Yesterday, Senate Finance Committee Chairman Max Baucus and Ranking Member Orrin Hatch ruined the July 4th vacation plans of every tax lobbyist in town with they laid out their new “blank slate” approach to tax reform.

In a letter sent to fellow senators, the two announced that they would work under the assumption that all exclusions, deductions, and credits currently written in the tax code have been repealed, and that only the most defensible provisions would be put back in. Sens. Baucus and Hatch called on their colleagues to defend the tax breaks they see as important, and gave senators until July 26 to submit their recommendations on which should be preserved. As the letter states:

In order to make sure that we end up with a simpler, more efficient and fairer tax code, we believe it is important to start with a “blank slate.”

To make sure that we clear out all the unproductive provisions and simplify in tax reform, we plan to operate from an assumption that all special provisions are out unless there is clear evidence that they: (1) help grow the economy, (2) make the tax code fairer, or (3) effectively promote other important policy objectives.

A subsequent colloquy between the two Senators made clear the “blank slate” approach is all about exposing the trade-off between lowering marginal rates and preserving tax expenditures. As Hatch put it:

We wanted everybody to know there’s a tradeoff involved. That is, when you keep tax expenditures, there’s going to be an increase in rates, certainly compared with what otherwise we start with. And the more tax expenditures there are, the less revenue there is for a rate reduction and deficit reduction and the more complicated our tax code will end up being.

Limited to making clear the trade-off between rates and expenditures, the “blank slate” approach is a helpful tool to educate members. It will certainly get them active on tax reform. Beyond that, however, it does have serious limitations, including its failure to answer two key questions:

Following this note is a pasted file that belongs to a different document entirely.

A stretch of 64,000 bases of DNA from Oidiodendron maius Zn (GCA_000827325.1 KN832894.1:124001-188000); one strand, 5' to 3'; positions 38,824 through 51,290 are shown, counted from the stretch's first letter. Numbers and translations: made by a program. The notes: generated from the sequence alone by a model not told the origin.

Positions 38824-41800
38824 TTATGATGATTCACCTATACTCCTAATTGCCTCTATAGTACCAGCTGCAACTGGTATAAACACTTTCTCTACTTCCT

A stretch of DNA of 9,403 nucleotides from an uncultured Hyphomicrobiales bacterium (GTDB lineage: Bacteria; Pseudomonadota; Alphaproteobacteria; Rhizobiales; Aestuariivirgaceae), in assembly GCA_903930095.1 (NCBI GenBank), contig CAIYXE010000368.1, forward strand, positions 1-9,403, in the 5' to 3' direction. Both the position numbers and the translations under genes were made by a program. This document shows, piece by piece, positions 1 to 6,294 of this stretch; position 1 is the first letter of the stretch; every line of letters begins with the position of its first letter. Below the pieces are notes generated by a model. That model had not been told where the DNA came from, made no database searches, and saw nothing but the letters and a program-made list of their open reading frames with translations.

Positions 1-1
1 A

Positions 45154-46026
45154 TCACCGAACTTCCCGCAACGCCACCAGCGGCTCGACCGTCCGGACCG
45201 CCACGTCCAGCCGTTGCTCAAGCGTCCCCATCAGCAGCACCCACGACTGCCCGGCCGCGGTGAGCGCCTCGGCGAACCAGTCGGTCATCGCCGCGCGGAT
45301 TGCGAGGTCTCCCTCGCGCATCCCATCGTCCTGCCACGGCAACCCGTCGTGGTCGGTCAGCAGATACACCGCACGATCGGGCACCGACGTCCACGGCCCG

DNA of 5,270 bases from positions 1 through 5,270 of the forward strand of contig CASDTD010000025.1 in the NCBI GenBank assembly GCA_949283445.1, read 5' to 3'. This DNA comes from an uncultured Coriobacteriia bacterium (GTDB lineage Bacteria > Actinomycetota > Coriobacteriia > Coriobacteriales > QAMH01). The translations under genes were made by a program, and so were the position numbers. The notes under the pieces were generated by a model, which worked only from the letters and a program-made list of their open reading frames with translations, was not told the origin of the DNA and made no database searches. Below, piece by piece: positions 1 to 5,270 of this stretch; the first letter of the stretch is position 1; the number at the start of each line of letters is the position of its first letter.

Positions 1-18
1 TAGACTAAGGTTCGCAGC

1. What is the starting point for rates?
  2. Is this exercise budget neutral, or will it try to raise revenues?

Remember, starting this year, S corporations and other pass through businesses now pay a top marginal tax rate that is significantly higher than the top rate paid by C corporations, putting them at a competitive disadvantage. That rate increase means that pass through businesses already gave at the office when it comes to deficit reduction, too.

Any tax reform effort worth supporting would start with the assumption of marginal rate parity. The top tax rates for individual, pass through businesses, and corporations should be the same and as low as possible. Effective tax rate parity is important too. Pass through businesses shoulder a higher overall tax burden than many of their corporate competitors. Properly constructed, tax reform would help level tax burdens as well as marginal rates. The Baucus-Hatch letter leaves both these issues unaddressed.

Setting those concerns aside, do S corporations and other pass through businesses pass the blank slate test? Pass through tax treatment is (appropriately) not a tax expenditure, but just for fun let’s see how well they stack up to the three questions outlined in the Baucus-Hatch letter?

Do S corporations help grow the economy?